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Music, Emotion and Identity in Ulster Marching Bands

Flutes, Drums and Loyal Sons

Gordon Ramsey

Ulster’s marching bands form perhaps the most vibrant participatory folk music tradition in contemporary Europe, and are one of the most significant and visible elements of working-class loyalist culture in the divided society of Northern Ireland. Their significance springs largely from the central place they have assumed in the lives of their members.
This book presents an ethnography of three County Antrim flute bands from the very different genres of ‘part-music’, ‘melody’ and ‘blood and thunder’. The author explores the emotional rewards of communal music-making and the way that identities are formed through the acquisition of tastes, competences and skills within specific communal contexts, paying particular attention to the impact of class position. These issues are examined in the context of the competitions, concerts and street parades that are central to the social lives of thousands of band members and supporters in Northern Ireland.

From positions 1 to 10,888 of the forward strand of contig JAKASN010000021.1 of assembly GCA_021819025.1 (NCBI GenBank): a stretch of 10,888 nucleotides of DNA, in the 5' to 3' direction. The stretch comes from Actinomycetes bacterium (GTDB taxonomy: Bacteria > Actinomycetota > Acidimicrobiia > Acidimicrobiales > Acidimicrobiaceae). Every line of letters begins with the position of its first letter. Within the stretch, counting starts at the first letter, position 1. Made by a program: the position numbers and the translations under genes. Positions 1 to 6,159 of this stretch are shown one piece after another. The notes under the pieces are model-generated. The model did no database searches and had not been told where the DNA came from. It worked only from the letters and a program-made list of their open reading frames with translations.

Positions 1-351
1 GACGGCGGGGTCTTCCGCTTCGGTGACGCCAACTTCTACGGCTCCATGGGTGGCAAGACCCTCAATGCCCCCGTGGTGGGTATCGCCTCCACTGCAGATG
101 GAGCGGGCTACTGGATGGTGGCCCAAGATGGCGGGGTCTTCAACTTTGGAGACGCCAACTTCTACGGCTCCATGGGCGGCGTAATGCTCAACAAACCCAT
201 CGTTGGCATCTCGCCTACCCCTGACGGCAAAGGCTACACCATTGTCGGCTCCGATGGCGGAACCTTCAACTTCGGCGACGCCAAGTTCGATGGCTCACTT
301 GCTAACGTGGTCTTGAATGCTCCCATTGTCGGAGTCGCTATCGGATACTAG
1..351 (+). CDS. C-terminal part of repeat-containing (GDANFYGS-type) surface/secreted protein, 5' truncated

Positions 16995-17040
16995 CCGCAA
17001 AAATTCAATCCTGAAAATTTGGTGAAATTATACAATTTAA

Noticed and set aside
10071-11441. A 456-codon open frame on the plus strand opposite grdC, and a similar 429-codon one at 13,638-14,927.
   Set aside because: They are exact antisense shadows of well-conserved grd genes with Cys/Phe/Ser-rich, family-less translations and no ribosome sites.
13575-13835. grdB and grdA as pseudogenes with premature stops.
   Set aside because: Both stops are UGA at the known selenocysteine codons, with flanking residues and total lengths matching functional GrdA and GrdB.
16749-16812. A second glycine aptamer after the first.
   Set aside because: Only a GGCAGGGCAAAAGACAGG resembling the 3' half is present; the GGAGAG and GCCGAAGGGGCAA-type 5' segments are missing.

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Appendix C - Fife and Flute Pitches, Keys and Fingering - 285


Appendix C Fife and Flute Pitches, Keys and Fingering This is a subject which causes considerable confusion, particularly in rela- tion to marching band f lutes, since the terminology used is a consequence of complex inter-relationships between instrument construction, written notation and fingering patterns which has a practical logic, but is complex to explain discursively. I shall seek to clarify this confusion by relating every instrument to the simplest and commonest woodwind instrument used in traditional music in Ireland, the tin whistle, keyed in D. This instrument conforms to the European standard pitch in which middle-C equals 256MHz and the A above it (A1) equals 440MHz. The lowest note which can be played on the whistle, using three fingers from each hand, is the second D above middle C (D2). The simple-system f lute concert f lute, which was the standard orches- tral instrument prior to the invention of the Boehm-system f lute and is still widely used in traditional music, is also keyed in D, but an octave below the whistle. Thus the lowest note, fingered again with three fingers from each hand, is D1. There is a complicating factor with this f lute, however, since it was originally designed for use by classical musicians in the 19th century, when concert pitch had not been standardised and was somewhat higher than the current ‘A=440Mhz’ (Sadie & Tyrell 2003:800). In order to bring the simple system f lute down to modern concert pitch, so that it will be in...

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